This article was written by Jacob Hornberger and originally appeared here.
The U.S. Constitution states:
Article 1, Section 8
1. The Congress shall have Power …
5. To coin Money, regulate the value thereof, and of foreign coin….
6. To provide for the punishment of counterfeiting … current coin of the United States.
Article 1, Section 10
- No state shall … emit Bills of Credit and make any Thing but gold and silver Coin a Tender in Payment of Debts.
The intent of the Framers could not have been clearer. The Constitution clearly and unequivocally brought into existence a monetary system based on gold coins and silver coins being the official money of the United States.
Notice that the states are prohibited from issuing “bills of credit.” What are “bills of credit.” That was the term used during that time for paper money. The Constitution expressly prohibited the states from publishing paper money and making anything but gold and silver coins official legal money.
What about the federal government? The Constitution didn’t expressly prohibit it from emitting “bills of credit” like it did with the states. Does that mean that the federal government was empowered to make paper money the official money of the United States?
No, it does not mean that. In the case of the federal government, its powers are limited to those enumerated in the Constitution. If a power isn’t enumerated, then the federal government is automatically prohibited from exercising it.
Therefore, it was unnecessary for the Framers to provide for an express prohibition on the federal government to make paper money the official legal tender of the nation. All that was necessary was to ensure that the Constitution did not empower the federal government to issue paper money.
The powers relating to money that are delegated to the federal government, which are stated above, expressly make it clear that gold coins and silver coins, not paper, were to be the official money of the country. That is reflected by the power given the federal government to “coin money.” At the risk of belaboring the obvious, one does not “coin” paper. Paper is printed or “emitted.” It is not coined. Coins are coined.
The provision on counterfeiting also expressly confirms that the official money of the United States was to be gold coins and silver coins. The Framers didn’t provide for punishment for counterfeiting paper money because there was no paper money. They provided for punishment for counterfeiting “current coin of the United States.”
Add up all of these provision and there is but one conclusion that anyone can logically and reasonably draw: The Constitution established a monetary system in which gold and silver coins were to be the official money of the United States.
The power to borrow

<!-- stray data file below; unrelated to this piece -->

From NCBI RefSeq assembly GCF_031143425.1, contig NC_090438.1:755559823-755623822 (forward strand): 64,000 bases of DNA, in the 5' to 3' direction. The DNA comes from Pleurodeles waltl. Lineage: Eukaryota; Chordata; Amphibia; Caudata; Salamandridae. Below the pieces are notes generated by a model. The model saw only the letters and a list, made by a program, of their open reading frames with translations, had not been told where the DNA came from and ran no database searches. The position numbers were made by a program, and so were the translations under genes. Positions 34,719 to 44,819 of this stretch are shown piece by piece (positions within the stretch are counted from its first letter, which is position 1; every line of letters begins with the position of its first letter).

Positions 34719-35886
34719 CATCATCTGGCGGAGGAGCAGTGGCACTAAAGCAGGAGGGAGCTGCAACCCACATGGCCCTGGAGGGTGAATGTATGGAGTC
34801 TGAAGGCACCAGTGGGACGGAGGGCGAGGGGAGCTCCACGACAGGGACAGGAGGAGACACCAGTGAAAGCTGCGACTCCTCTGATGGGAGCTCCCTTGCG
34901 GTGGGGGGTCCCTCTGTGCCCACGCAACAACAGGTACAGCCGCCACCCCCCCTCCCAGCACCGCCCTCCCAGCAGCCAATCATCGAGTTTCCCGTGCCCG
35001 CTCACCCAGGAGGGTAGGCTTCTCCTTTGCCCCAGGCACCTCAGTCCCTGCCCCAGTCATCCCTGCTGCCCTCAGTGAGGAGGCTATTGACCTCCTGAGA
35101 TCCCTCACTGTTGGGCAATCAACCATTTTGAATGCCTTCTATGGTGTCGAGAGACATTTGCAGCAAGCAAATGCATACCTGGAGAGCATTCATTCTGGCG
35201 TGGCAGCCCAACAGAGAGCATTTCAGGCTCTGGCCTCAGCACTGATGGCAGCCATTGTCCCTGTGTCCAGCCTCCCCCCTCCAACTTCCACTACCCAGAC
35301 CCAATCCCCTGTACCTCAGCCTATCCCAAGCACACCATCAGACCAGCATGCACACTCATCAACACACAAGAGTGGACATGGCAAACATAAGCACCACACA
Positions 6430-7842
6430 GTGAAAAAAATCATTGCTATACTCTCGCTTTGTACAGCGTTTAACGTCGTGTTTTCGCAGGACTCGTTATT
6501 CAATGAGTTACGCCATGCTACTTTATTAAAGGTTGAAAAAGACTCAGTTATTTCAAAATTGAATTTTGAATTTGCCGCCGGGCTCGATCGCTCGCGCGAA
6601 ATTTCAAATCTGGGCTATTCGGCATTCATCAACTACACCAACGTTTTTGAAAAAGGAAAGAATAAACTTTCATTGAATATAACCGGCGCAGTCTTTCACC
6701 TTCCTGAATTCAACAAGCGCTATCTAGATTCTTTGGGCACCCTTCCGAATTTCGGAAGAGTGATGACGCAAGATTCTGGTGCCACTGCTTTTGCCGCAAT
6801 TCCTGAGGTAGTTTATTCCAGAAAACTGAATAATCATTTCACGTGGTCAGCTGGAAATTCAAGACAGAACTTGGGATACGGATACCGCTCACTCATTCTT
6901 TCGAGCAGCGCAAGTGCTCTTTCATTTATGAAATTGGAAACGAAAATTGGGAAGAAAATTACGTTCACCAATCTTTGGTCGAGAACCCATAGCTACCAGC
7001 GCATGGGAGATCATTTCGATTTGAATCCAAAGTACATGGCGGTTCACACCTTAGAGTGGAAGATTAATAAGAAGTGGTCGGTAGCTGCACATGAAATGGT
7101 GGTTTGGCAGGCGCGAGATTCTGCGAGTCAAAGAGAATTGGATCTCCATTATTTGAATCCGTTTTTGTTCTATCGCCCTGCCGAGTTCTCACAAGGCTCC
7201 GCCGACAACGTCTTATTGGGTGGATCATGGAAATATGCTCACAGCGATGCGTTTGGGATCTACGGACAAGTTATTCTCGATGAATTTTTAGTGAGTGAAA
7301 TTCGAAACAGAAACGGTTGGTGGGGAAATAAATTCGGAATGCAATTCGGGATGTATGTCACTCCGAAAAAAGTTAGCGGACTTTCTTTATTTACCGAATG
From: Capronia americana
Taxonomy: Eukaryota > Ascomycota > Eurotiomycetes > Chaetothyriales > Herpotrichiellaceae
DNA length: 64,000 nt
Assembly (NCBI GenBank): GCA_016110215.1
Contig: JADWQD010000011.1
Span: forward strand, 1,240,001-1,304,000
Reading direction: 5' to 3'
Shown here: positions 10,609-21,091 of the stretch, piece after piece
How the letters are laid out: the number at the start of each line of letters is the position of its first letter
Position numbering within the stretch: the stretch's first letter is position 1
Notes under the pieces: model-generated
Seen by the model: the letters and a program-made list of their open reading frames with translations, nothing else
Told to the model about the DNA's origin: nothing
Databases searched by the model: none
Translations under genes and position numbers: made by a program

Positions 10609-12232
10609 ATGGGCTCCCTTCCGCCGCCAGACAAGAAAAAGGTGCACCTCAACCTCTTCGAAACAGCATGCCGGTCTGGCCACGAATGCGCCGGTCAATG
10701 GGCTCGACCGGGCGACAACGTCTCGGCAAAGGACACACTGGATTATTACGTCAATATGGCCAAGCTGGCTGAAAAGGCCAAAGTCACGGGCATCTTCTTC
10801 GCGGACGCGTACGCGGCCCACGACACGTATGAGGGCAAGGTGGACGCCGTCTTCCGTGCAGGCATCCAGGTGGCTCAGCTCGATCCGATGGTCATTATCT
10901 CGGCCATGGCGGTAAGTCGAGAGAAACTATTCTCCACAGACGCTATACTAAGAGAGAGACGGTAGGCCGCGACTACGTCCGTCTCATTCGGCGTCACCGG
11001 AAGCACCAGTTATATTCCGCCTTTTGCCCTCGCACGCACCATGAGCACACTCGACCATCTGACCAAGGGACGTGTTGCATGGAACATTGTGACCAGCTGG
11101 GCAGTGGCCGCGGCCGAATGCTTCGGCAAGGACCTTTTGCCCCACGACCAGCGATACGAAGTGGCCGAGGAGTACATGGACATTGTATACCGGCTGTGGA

That’s not to say, of course, that federal officials could not borrow money. The Constitution did give them that power:
Article1, Section 8
1. The Congress shall have Power …
2. To borrow money on the credit of the United States.
When the federal government borrows money, it issues debt instruments to lenders, consisting of bills, notes, or bonds. But everyone understood that federal debt instruments were not money but instead simply promises to pay money. The money that they promised to pay was the gold and silver coins, which were the official money of the country.
And in fact, that was the monetary system of the United States for more than a century, one in which gold coins and silver coins were the official money of the American people.
It is often said that the “gold standard” was a system in which paper money was “backed by gold.” Nothing could be further from the truth. There was no paper money. The “gold standard” was a system where gold coins, along with silver coins, were the official money of the country.
Monetary debauchery and destruction
It all came to an end in the 1930s, when the Franklin Roosevelt regime ordered all Americans to deliver their gold coins to the federal government. Anyone who failed to do so would be prosecuted for a federal felony offense and severely punished through incarceration and fine if convicted.
In return, people were given federal debt instruments, ones that promised to pay money. But since the money was now illegal, the debt instruments were promises to pay nothing. That’s reflected by the Federal Reserve Notes that people now use to pay for things.
Roosevelt’s actions were among the most abhorrent in the history of the United States. In one fell swoop, he and his regime destroyed what had been the finest and soundest monetary system in the history of the world, one that contributed mightily to the tremendous increase in prosperity and standards of living in the 19th century.
What is also amazing is that Roosevelt did it without even the semblance of a constitutional amendment. To change a system that the Constitution established requires a constitutional amendment. That is an arduous and difficult process, which is what the Framers wanted. Roosevelt circumvented that process by simply getting Congress to nationalize people’s gold.
The result of Roosevelt’s illegal and immoral actions regarding money and the Constitution? Moral, economic, and monetary debauchery, which has entailed almost 90 years of plundering and looting people through monetary debasement and devaluation to finance the ever-burgeoning expenses of America’s welfare-warfare state way of life.
The solution to all this monetary mayhem is go further than the Framers did: Separate money and the state entirely, in the same way that our ancestors separated church and state. Terminate all government involvement in money, including by ending the federal government’s central bank, also known as the Federal Reserve. Establish a free-market monetary system, one in which people are free to choose their own media of exchange. That would go a long way toward restoring liberty, peace, and prosperity to our land.